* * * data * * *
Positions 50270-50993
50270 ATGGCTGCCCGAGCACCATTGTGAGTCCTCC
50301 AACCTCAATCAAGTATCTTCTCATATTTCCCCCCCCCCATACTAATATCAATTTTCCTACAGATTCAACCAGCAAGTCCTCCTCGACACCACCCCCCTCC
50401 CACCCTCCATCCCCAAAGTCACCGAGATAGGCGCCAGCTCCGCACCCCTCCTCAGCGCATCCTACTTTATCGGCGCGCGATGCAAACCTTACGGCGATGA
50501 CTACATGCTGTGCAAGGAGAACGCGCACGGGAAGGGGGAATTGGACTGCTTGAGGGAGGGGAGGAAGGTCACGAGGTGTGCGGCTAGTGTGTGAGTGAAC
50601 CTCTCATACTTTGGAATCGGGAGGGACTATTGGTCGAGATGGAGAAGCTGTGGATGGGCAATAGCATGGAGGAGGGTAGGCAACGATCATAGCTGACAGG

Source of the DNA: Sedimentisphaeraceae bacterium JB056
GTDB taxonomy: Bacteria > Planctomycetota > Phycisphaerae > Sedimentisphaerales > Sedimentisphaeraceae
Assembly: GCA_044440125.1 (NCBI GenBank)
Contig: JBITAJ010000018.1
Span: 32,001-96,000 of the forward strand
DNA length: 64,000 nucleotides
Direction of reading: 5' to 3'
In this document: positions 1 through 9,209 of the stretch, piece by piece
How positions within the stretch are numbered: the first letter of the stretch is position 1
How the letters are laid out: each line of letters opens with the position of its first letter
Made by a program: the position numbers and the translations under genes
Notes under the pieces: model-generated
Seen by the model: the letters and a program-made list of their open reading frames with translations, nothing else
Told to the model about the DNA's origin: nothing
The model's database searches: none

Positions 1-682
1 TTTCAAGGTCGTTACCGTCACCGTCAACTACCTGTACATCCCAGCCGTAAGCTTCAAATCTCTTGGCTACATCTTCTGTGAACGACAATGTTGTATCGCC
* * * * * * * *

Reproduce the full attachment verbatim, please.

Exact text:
Positions 50270-50993
50270 ATGGCTGCCCGAGCACCATTGTGAGTCCTCC
50301 AACCTCAATCAAGTATCTTCTCATATTTCCCCCCCCCCATACTAATATCAATTTTCCTACAGATTCAACCAGCAAGTCCTCCTCGACACCACCCCCCTCC
50401 CACCCTCCATCCCCAAAGTCACCGAGATAGGCGCCAGCTCCGCACCCCTCCTCAGCGCATCCTACTTTATCGGCGCGCGATGCAAACCTTACGGCGATGA
50501 CTACATGCTGTGCAAGGAGAACGCGCACGGGAAGGGGGAATTGGACTGCTTGAGGGAGGGGAGGAAGGTCACGAGGTGTGCGGCTAGTGTGTGAGTGAAC
50601 CTCTCATACTTTGGAATCGGGAGGGACTATTGGTCGAGATGGAGAAGCTGTGGATGGGCAATAGCATGGAGGAGGGTAGGCAACGATCATAGCTGACAGG

Source of the DNA: Sedimentisphaeraceae bacterium JB056
GTDB taxonomy: Bacteria > Planctomycetota > Phycisphaerae > Sedimentisphaerales > Sedimentisphaeraceae
Assembly: GCA_044440125.1 (NCBI GenBank)
Contig: JBITAJ010000018.1
Span: 32,001-96,000 of the forward strand
DNA length: 64,000 nucleotides
Direction of reading: 5' to 3'
In this document: positions 1 through 9,209 of the stretch, piece by piece
How positions within the stretch are numbered: the first letter of the stretch is position 1
How the letters are laid out: each line of letters opens with the position of its first letter
Made by a program: the position numbers and the translations under genes
Notes under the pieces: model-generated
Seen by the model: the letters and a program-made list of their open reading frames with translations, nothing else
Told to the model about the DNA's origin: nothing
The model's database searches: none

Positions 1-682
1 TTTCAAGGTCGTTACCGTCACCGTCAACTACCTGTACATCCCAGCCGTAAGCTTCAAATCTCTTGGCTACATCTTCTGTGAACGACAATGTTGTATCGCC